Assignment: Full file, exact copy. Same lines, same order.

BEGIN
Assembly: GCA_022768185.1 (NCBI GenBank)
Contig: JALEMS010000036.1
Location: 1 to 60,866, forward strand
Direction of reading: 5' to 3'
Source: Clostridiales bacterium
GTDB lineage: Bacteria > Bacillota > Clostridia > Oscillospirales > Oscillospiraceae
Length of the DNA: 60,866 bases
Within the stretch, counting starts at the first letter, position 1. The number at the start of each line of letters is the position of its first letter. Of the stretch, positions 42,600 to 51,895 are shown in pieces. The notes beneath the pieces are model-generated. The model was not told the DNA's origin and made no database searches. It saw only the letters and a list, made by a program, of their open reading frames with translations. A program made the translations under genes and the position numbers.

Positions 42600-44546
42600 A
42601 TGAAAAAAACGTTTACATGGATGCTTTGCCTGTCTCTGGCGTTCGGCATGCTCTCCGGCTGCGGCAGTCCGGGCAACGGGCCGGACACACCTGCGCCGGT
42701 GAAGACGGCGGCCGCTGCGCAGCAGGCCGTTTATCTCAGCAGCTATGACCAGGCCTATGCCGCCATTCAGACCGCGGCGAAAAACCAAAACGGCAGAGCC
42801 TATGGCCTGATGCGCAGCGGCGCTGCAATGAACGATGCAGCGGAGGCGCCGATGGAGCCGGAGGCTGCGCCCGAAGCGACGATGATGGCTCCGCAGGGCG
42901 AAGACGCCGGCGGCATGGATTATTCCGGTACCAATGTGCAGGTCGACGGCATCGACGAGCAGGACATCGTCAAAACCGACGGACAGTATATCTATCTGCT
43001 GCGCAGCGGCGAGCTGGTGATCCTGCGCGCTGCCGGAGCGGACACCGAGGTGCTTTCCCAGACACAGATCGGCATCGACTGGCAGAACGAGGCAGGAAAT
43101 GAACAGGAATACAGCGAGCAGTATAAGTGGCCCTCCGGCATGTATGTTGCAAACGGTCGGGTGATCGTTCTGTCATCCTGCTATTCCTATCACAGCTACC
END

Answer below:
Assembly: GCA_022768185.1 (NCBI GenBank)
Contig: JALEMS010000036.1
Location: 1 to 60,866, forward strand
Direction of reading: 5' to 3'
Source: Clostridiales bacterium
GTDB lineage: Bacteria > Bacillota > Clostridia > Oscillospirales > Oscillospiraceae
Length of the DNA: 60,866 bases
Within the stretch, counting starts at the first letter, position 1. The number at the start of each line of letters is the position of its first letter. Of the stretch, positions 42,600 to 51,895 are shown in pieces. The notes beneath the pieces are model-generated. The model was not told the DNA's origin and made no database searches. It saw only the letters and a list, made by a program, of their open reading frames with translations. A program made the translations under genes and the position numbers.

Positions 42600-44546
42600 A
42601 TGAAAAAAACGTTTACATGGATGCTTTGCCTGTCTCTGGCGTTCGGCATGCTCTCCGGCTGCGGCAGTCCGGGCAACGGGCCGGACACACCTGCGCCGGT
42701 GAAGACGGCGGCCGCTGCGCAGCAGGCCGTTTATCTCAGCAGCTATGACCAGGCCTATGCCGCCATTCAGACCGCGGCGAAAAACCAAAACGGCAGAGCC
42801 TATGGCCTGATGCGCAGCGGCGCTGCAATGAACGATGCAGCGGAGGCGCCGATGGAGCCGGAGGCTGCGCCCGAAGCGACGATGATGGCTCCGCAGGGCG
42901 AAGACGCCGGCGGCATGGATTATTCCGGTACCAATGTGCAGGTCGACGGCATCGACGAGCAGGACATCGTCAAAACCGACGGACAGTATATCTATCTGCT
43001 GCGCAGCGGCGAGCTGGTGATCCTGCGCGCTGCCGGAGCGGACACCGAGGTGCTTTCCCAGACACAGATCGGCATCGACTGGCAGAACGAGGCAGGAAAT
43101 GAACAGGAATACAGCGAGCAGTATAAGTGGCCCTCCGGCATGTATGTTGCAAACGGTCGGGTGATCGTTCTGTCATCCTGCTATTCCTATCACAGCTACC